We just took my 92 year old dad to the hospital for a swallowing problem because we thought he might have had an allergic reaction (his head got clogged up too). It cleared after a couple hours for him. This has happened more than once and we haven't been able to figure out a cause. He always ends up being fine. They did end up bringing in a speech therapist to help him with his swallowing problems.
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Reply to Babs75

The “reason” for dysphasia is important.
Is it from stroke?
End stage Alzheimer’s?
Polyps? Esophageal strictures?
Cancer? Neurological problems?
Head trauma? Poor dental condition causing choking on large pieces?
Is the difficulty with food pieces or liquids?
Also, how old is the person?
Has the person had an esophagoscopy? Results?
Been seen by a speech therapist? (they often do swallow evaluations).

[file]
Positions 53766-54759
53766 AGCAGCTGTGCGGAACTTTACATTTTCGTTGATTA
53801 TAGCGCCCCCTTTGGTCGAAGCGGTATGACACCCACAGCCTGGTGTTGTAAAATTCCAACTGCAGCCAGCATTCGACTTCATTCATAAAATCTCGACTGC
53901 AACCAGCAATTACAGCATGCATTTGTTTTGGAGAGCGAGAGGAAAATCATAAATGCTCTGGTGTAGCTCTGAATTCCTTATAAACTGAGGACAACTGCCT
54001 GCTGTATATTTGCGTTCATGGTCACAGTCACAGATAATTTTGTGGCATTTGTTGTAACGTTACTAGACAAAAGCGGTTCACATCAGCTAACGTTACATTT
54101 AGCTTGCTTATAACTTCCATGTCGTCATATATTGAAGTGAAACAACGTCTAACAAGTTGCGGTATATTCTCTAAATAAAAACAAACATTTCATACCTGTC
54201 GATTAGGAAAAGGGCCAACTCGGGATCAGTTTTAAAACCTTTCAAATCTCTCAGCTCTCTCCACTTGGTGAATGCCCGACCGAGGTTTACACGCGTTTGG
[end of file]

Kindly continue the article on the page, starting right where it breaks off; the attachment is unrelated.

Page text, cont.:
More information is needed.

If liquids are the problem, there is a product called ThickIt. You stir the powder into thin liquids to make them thicker and easier to swallow. If you can’t find it in the pharmacy, it’s on Amazon.
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Reply to SueC1957

There is a test that can be done. You really need to talk to her doctor about this.

You don't say if Mom has dementia. In last stage swallowing becomes a problem. By then, though, they are not eating or drinking either. It pretty much the end of life.

Usually when having this problem, soft foods are given. Scrambled eggs (which Mom disliked), mashed potatoes, soups, etc.
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Reply to JoAnn29

Click on 'care topics' at the top RHS of the screen. Scroll down the alphabetic list till you get to 'swallowing'. Lots of help there!
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Reply to MargaretMcKen

Try searching dysphagia, which is the medical term for difficulty swallowing.
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Reply to cwillie

What about it?

Care to elaborate?
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Reply to NeedHelpWithMom

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